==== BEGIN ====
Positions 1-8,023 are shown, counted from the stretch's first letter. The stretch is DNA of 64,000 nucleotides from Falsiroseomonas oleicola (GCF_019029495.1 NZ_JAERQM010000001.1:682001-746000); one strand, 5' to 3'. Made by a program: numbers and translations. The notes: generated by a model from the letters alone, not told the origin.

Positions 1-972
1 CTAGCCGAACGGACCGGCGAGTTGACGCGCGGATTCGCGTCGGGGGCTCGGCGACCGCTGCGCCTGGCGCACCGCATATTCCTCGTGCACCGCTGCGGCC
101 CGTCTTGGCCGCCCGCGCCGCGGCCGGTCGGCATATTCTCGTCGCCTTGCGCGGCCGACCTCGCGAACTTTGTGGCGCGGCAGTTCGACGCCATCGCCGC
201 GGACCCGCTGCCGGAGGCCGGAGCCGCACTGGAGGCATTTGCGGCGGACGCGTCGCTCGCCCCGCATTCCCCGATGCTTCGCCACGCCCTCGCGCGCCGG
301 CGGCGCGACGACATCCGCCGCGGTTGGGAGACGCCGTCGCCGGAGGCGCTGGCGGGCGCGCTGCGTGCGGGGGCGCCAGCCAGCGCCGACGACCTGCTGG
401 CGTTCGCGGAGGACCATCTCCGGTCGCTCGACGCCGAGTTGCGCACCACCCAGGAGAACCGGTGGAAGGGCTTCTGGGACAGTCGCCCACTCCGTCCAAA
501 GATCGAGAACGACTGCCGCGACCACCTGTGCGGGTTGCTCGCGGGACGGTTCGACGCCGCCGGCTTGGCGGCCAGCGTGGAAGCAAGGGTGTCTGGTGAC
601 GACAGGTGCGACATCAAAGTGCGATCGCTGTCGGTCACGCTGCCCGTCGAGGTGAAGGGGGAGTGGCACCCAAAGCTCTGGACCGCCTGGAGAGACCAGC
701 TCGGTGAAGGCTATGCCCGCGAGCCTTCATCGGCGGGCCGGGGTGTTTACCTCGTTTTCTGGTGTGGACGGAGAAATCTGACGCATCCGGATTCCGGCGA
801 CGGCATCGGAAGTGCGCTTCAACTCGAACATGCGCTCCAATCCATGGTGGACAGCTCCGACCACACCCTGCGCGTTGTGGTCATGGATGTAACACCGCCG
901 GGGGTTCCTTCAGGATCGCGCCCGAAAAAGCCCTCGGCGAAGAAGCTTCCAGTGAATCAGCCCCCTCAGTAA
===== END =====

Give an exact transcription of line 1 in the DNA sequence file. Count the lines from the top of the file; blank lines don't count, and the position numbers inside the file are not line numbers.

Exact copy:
Positions 1-8,023 are shown, counted from the stretch's first letter. The stretch is DNA of 64,000 nucleotides from Falsiroseomonas oleicola (GCF_019029495.1 NZ_JAERQM010000001.1:682001-746000); one strand, 5' to 3'. Made by a program: numbers and translations. The notes: generated by a model from the letters alone, not told the origin.